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2017-2018 MA Legislative Priorities

First-time Homebuyer Savings Account
An Act authorizing the establishment of first-time homebuyer savings accounts (S1507)

Sponsor: Senator Julian Cyr (D-Truro)                                    
Status: Joint Committee on Revenue

Why We Support 1st Time Homebuyer Savings Accounts:
Saving for a down payment and closing costs for a home is difficult. Programs like Homebuyer Savings Accounts provide a state tax-assisted avenue for individuals, couples, or family members to contribute to the purchase of a home. Each time a home is purchased there are many economic benefits to the community. For example, home buyers are most likely spending large sums of money at local home improvement stores, which generates sales taxes, income tax, and supports local jobs. Homeowners also pay property taxes; a key source of funding for local governments. Furthermore, owning a home also provides stability for families and the communities in which they reside as there are many documented social benefits of homeownership. Homebuyer Savings Accounts increase the overall well-being of citizens. Specifically, this program would allow future home buyers to deposit up to $5,000 per year into a First Time Homeuyer Savings Account and then claim that contribution as a deduction on their income tax.

Support Land Use and Zoning Reforms: The H.O.M.E. Bill
An Act improving housing opportunities and the Massachusetts economy (S94 & H436)

Sponsor: Senator Michael Rodrigues (D-Westport) (S94) & Representative Angelo Puppolo (D-Springfield) (H436)
Status: S94 Joint Committee on Community Development & Small Business & H436 Joint Committee on Municipalities

Why We Support the H.O.M.E. Bill:
Due to the short supply of housing in Massachusetts, potential homeowners continue to face increasing housing costs. One of the many issues driving the reduced housing stock is the presence of barriers to production resulting from current zoning laws. The Massachusetts Association of REALTORS® in conjunction with the Greater Boston Real Estate Board has filed legislation addressing these barriers. Several of the provisions include easing the production of cluster development housing; allowing in-law apartments by right; allowing multifamily housing construction by right; simplifying the dimensional variance burden and; approving special permits by a majority vote.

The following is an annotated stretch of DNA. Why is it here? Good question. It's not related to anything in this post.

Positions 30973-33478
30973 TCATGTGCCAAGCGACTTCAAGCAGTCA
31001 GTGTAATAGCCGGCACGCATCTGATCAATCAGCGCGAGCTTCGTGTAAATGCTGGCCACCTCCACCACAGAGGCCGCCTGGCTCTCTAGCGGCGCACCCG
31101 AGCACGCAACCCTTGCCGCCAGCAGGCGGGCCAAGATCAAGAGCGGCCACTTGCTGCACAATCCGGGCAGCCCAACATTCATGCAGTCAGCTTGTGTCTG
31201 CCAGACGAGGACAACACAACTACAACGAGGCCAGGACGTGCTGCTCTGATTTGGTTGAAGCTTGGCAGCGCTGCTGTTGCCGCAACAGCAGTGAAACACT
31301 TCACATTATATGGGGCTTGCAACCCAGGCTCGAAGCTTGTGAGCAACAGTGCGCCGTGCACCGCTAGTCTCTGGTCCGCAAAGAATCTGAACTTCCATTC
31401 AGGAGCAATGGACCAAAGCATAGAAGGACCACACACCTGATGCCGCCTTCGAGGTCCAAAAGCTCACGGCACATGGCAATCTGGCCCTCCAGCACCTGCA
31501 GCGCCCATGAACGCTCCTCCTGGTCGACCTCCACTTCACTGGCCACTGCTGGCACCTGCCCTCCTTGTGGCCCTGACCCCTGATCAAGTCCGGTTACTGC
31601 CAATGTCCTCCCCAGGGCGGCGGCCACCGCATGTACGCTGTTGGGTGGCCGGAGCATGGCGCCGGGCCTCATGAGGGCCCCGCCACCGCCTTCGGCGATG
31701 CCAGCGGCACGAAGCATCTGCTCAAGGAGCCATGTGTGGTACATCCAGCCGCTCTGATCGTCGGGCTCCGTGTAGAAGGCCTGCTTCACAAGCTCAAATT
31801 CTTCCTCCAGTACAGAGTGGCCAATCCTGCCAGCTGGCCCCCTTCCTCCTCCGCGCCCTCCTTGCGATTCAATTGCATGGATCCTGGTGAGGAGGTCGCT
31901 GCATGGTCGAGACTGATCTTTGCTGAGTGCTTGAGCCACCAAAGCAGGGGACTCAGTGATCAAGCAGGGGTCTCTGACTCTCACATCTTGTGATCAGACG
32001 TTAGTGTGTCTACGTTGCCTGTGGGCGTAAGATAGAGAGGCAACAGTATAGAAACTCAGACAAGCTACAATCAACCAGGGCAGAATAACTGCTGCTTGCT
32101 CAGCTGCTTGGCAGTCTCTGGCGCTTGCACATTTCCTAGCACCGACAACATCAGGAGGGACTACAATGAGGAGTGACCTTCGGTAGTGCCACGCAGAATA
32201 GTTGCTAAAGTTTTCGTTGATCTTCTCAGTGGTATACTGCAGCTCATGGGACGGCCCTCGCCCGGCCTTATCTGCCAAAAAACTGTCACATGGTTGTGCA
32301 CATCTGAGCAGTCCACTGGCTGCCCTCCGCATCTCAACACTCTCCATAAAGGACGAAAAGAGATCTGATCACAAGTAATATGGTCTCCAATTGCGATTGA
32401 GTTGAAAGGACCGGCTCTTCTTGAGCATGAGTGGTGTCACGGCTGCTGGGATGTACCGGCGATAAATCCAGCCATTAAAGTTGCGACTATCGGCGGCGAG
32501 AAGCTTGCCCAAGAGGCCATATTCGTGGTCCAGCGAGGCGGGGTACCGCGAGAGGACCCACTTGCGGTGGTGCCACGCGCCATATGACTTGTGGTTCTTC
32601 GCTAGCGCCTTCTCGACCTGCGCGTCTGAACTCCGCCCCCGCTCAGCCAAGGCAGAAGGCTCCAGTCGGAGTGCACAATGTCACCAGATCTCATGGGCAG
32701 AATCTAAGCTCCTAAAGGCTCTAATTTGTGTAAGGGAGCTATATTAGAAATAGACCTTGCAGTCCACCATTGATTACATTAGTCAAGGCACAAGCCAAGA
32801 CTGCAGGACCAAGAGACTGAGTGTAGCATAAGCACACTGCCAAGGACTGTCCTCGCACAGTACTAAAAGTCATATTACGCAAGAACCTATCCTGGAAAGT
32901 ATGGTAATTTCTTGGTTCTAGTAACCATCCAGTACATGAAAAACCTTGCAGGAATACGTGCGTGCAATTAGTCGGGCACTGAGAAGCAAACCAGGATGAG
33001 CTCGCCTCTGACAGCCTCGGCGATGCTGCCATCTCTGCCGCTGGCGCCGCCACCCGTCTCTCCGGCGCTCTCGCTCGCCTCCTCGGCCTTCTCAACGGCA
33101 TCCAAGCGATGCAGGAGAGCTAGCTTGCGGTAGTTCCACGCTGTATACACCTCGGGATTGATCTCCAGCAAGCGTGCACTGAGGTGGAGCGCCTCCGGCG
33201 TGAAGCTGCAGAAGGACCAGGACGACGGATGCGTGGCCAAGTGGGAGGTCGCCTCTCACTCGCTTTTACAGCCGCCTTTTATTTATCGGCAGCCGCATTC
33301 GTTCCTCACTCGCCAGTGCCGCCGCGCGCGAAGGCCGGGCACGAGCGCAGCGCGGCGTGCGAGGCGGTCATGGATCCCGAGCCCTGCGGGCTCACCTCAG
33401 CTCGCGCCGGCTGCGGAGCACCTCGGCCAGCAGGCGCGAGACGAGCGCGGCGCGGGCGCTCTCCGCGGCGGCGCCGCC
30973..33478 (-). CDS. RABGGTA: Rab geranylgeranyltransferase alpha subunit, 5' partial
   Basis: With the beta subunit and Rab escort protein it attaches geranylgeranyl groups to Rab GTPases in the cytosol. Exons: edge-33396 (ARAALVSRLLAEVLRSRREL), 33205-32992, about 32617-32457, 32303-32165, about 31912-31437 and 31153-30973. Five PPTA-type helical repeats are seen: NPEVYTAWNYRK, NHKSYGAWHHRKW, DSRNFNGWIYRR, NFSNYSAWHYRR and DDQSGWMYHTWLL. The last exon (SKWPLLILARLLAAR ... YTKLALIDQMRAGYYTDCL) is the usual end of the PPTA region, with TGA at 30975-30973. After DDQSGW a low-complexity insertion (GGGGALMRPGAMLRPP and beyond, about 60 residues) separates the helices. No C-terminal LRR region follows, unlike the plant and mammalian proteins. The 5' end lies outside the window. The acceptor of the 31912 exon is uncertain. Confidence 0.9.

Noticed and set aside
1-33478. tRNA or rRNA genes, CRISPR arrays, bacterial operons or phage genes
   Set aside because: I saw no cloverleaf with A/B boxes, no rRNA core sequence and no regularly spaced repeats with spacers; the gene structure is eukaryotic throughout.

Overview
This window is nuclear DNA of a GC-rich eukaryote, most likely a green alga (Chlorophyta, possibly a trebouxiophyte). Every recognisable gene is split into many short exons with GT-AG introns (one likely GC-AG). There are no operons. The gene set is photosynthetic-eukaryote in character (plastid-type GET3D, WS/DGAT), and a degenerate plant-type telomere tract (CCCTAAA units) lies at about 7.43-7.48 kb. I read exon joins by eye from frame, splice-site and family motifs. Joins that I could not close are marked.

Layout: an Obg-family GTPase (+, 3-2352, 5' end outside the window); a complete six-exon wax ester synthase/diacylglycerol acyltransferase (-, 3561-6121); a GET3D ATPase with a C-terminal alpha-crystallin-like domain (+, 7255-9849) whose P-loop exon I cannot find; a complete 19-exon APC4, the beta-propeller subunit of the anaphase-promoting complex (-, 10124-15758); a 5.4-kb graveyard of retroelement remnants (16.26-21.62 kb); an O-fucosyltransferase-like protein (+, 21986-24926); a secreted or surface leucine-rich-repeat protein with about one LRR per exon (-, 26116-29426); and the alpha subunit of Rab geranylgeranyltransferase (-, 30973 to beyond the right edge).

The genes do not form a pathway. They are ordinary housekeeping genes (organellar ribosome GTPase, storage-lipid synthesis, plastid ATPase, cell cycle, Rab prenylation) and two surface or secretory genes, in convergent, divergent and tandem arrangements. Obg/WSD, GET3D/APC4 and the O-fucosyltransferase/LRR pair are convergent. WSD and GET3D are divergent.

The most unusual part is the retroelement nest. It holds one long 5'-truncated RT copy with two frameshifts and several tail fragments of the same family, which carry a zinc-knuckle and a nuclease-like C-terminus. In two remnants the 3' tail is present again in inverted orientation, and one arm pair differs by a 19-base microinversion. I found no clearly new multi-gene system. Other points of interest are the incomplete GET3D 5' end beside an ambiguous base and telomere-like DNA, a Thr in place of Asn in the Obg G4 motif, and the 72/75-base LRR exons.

Support Mortgage Forgiveness Debt Relief
An Act relative to the relief of mortgage debt (S1568)

Sponsor: Senator Mark Montigny (D-New Bedford)
Status: Joint Committee on Revenue

Why We Support Mortgage Forgiveness Debt Relief:
The general tax rule that applies to debt forgiven is that the amount forgiven, sometimes referred to as phantom income, is treated as taxable income to the borrower. This bill would allow homeowners to complete loan modifications, short sales and foreclosures for which they have debt forgiven without making them liable to pay state taxes on the that debt. This bill would mirror the federal law, the Mortgage Debt Relief Act of 2007, to allow taxpayers to apply for this exclusion on their state tax return as well.

Support Copper Pipe Theft Prevention
An Act regulating secondary metals dealings (S167)
Sponsor: Senator James Timilty (D-Walpole)
Status: Joint Committee on Consumer Protection & Professional Licensure

An Act regulating secondary metals dealings (H1984)
Sponsor: Representative Ronald Mariano (D-Quincy)
Status: Joint Committee on Consumer Protection & Professional Licensure

Why We Support the Regulation of Scrap Metal:
The problem of copper pipe and wiring theft is widespread in cities and towns across the Commonwealth. Homes in every corner of the state have become targets for metal thieves who strip the metal from the home and sell it to scrap metal dealers. Homes that have been robbed of plumbing and wiring are a community problem, hurting home values in neighborhoods in which thefts occur. Further, the stripping of metal piping and other fixtures from the structure likely makes the home ineligible for conventional mortgage financing. MAR supports the regulation of the secondary metals dealing to dissuade thieves from stealing plumbing and wiring from homes.

Oppose Mandatory Energy Scoring

Status: Joint Committee on Telecommunications, Utilities and Energy

Why We Oppose Mandatory Energy Scoring and Audits:
These bills seek to require sellers or their agents to perform a Mass Save energy audit prior to listing a home for sale and disclose to any prospective buyer the information in the energy audit at the time of the listing. Additionally, the bills commission the design and implementation of an energy scoring and labeling system. Over and above having an enormous impact on an individual’s right to freely transfer land, such requirements would negatively affect the real estate industry in the Commonwealth. Massachusetts is home to some of the oldest housing stocks in the country and mandatory energy scoring of such older homes would significantly stigmatize and potentially devalue an individual’s largest investment.

Oppose Expansion of Room Occupancy Tax

Status: Joint Committee on Revenue

Why We Oppose the Expansion of the Room Occupancy Tax: